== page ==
Newsy Update

So much to update you about…

For those of you unsure whether you want to dive into this post, I’ve added subheadings, so you can skip the parts you find uninteresting, and added links to photos and videos at the bottom.

If you’re still ready to click away, I won’t stop you… I love you anyway… ;-)

House Sold

First off, our home sold on May 13th. YAY! Since then, Rich has been living in an Airbnb in South Minneapolis, doing some contract work and online investing. He plans to return with me to Cuenca in July.

Digital Nomad Life

Word by Word, my copy writing business has picked up a few more clients. For a couple of these clients, I’ll be facilitating and marketing two separate online domestic abuse courses this fall. It is time to bring awareness, education, and practical help to a global audience.

Domestic abuse author and teacher, Jody Cowdin, as well as the founder of two domestic abuse nonprofits, Diane Stores, are both ready to get the word out, and help bring God’s mercy and healing to anyone on the planet.

God’s saying “Go,” so we’re stepping out in faith.

Appreciate your prayers for this effort, peeps. Thanks!

Another Year Older

I had another birthday, they keep happening!

This  year’s birthday started days early with a friend donning his chef hat and hosting a few of us for a five-course meal. I thought I’d died and gone to heaven…

Then you all started flooding me with emails, Facebook posts, texts, and phone calls. Thanks for the love, friends, every well wish reminded me what an amazing person you are and what a gift God has brought me in you! More often than you know, you left me in tears…

AndesThe day of was spent with a few friends on a hiking tour in the Andes. The weather was fantastic, the views spectacular, and the company even better. Lots of fun and moments I’ll always remember. I even made a new friend. Pics

The moon rose full that night, a perfect end to a perfect day…

Trip to the States

Since I could now leave Ecuador without visa issues (as I have my residency visa now), we made plans for me to come back to the States from mid-June to mid-July to attend a wedding Emily (our daughter) is in, celebrate the 4th at Grandma’s, and celebrate Mom’s birthday, as well as catch up with clients, friends, and family. On the way to Minnesota, we made plans for me to meet up with Rich and Emily in San Francisco to visit our son, Charlie, at UC Berkeley.

Whoa! What’s This?

A week or two before I flew out, I noticed something amiss in my lower abdomen. Looking four to five months pregnant and having been with Rich four to five months earlier, I visited a farmacia (pharmacy) far away from my apartment (for fear of what the neighbors might say), found the shelf with pregnancy tests on it and tried to read them. Since my Spanish is still sucking air, I grabbed the mid-priced one and hoped for the best.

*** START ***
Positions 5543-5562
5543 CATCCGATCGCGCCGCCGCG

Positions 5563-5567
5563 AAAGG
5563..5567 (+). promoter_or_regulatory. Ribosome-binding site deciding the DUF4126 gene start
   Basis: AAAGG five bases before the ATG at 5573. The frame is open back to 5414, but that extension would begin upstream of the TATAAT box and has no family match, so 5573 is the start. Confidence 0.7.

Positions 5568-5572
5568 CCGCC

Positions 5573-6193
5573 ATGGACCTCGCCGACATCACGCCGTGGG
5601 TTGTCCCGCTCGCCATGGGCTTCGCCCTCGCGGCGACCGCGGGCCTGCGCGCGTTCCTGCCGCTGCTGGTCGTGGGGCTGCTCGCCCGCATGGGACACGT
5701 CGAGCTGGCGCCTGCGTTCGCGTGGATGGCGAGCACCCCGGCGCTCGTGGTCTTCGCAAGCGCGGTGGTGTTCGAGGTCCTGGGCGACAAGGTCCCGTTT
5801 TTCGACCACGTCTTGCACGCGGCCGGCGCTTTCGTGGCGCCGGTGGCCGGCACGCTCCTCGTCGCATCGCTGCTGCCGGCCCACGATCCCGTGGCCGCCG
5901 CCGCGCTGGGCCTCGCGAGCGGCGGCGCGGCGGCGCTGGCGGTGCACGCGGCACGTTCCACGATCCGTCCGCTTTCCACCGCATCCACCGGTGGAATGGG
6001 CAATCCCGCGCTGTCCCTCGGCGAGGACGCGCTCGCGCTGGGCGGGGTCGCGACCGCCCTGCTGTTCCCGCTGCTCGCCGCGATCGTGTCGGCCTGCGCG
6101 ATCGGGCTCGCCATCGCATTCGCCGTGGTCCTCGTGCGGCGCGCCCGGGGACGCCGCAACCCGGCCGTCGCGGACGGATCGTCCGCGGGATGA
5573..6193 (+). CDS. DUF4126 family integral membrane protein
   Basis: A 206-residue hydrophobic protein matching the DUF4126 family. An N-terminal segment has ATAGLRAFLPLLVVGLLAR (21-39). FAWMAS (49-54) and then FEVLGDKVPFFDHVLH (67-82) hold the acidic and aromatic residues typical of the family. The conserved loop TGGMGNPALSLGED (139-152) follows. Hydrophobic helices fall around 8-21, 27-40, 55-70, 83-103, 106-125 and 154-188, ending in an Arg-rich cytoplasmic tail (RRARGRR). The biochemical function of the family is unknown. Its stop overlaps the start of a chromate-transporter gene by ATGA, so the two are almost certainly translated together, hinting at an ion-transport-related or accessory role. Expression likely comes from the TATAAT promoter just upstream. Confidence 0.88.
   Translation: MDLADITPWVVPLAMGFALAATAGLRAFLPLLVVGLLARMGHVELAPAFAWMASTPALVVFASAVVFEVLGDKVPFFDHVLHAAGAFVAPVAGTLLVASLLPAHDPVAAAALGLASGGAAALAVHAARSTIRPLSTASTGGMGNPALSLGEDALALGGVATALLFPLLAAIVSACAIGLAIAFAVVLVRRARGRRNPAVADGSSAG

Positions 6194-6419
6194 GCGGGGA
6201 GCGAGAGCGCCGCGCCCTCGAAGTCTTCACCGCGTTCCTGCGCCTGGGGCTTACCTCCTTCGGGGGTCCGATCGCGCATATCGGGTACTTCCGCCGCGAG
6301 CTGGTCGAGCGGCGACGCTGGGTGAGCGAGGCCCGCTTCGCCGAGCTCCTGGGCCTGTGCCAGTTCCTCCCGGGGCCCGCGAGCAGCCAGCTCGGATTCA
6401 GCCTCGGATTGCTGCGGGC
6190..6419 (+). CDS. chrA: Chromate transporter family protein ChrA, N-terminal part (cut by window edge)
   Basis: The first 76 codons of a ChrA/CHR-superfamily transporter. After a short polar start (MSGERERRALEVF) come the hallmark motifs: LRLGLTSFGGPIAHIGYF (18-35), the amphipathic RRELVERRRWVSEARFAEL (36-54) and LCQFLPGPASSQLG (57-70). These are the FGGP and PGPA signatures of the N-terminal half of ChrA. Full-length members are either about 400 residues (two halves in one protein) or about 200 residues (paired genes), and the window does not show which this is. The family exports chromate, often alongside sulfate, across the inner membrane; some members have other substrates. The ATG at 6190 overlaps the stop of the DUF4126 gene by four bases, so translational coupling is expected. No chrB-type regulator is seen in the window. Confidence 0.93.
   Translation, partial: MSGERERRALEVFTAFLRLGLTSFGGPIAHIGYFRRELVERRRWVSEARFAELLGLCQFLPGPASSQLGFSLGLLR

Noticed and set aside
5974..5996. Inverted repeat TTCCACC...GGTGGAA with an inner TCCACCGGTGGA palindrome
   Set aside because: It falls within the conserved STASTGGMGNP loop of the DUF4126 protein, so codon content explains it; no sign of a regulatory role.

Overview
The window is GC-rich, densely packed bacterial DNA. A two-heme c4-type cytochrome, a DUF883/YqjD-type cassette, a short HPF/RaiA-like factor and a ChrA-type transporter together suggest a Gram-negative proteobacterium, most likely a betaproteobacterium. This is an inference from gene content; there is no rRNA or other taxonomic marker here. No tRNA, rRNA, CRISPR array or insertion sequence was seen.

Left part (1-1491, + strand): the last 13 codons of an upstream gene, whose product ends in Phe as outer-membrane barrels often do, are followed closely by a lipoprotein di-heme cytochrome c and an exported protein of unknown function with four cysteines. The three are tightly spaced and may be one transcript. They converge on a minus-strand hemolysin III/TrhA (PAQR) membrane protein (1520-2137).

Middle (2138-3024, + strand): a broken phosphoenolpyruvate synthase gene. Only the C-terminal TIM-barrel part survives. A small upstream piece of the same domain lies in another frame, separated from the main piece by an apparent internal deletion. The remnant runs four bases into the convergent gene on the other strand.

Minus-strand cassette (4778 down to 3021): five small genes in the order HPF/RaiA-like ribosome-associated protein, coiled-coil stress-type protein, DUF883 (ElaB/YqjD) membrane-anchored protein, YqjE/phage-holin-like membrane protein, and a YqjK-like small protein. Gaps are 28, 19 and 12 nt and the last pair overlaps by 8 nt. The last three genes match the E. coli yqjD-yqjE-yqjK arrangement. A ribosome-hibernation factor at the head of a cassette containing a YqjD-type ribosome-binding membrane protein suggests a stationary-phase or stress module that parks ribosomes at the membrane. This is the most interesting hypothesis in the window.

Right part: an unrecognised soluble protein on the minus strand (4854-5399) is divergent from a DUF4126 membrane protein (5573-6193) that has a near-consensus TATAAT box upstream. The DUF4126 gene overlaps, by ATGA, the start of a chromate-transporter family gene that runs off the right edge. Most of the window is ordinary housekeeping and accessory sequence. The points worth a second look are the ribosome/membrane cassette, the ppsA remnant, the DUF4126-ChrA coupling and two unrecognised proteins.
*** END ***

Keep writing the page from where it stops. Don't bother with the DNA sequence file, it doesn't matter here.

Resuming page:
The thought of being pregnant at 51 years old was a daunting… no, terrifying!

The test showed no signs of baby in the bin. Whew.

I grabbed a laxative, thinking maybe digestion was the issue. All came out well….

I didn’t have Ecuadorian insurance or an Ecuadorian doctor, but had a doctor recommendation from a friend. So, I emailed the doctor Monday, wondering if he’d ever see it. He responded within an hour or two, offering an appointment for the next day, Tuesday, at noon.

Doctor’s Visit and Testing

The doctor’s office was on the second floor above a farmacia (pharmacy), near where many expats live (playfully dubbed “Gringolandia”).

I arrived 10 minutes early and sat outside the closed door to his office, thinking he was out. At noon, I gave a gentle knock, in case he was there. He popped his head out the door, lowered his surgical mask, and said in a New York accent that he’d be with me shortly. A few minutes later an elderly expat couple exited his office with big smiles.

Dr Guillen is a tall, good looking Ecuadorian man in his 30’s or early 40’s. His demeanor reminded me of a humanities professor: academic and approachable, friendly and professional.  He invited me into his office, which looked more business-like than clinical. No receptionist greeted me, no nurse attended me. No one else was there, as far as I could tell.

His large, busy desk anchored the middle of the space, with windows to the street behind it. Against the right wall were cabinets and a scale, the kind you move the weights across a bar until it balances. I think a sink was over there too. To the left was a screen that shielded from view some area, maybe a testing area. There must have been a bathroom, although I was too distracted to notice. I took a seat at a chair in front of his desk, as he took a seat behind his desk.

He cut to the chase, and asked questions about my symptoms. He never took my medical history, temp, blood pressure, or even asked me to step on that scale (which I almost kissed him for). He listened, and then he said, “I got you,” which I interpreted to mean that he knew what was wrong.

As I lay down on the examining table behind me, he washed his hands. With no oversized paper napkins in sight, I unzipped my pants and lifted my shirt and gave him full privileges to my abdomen.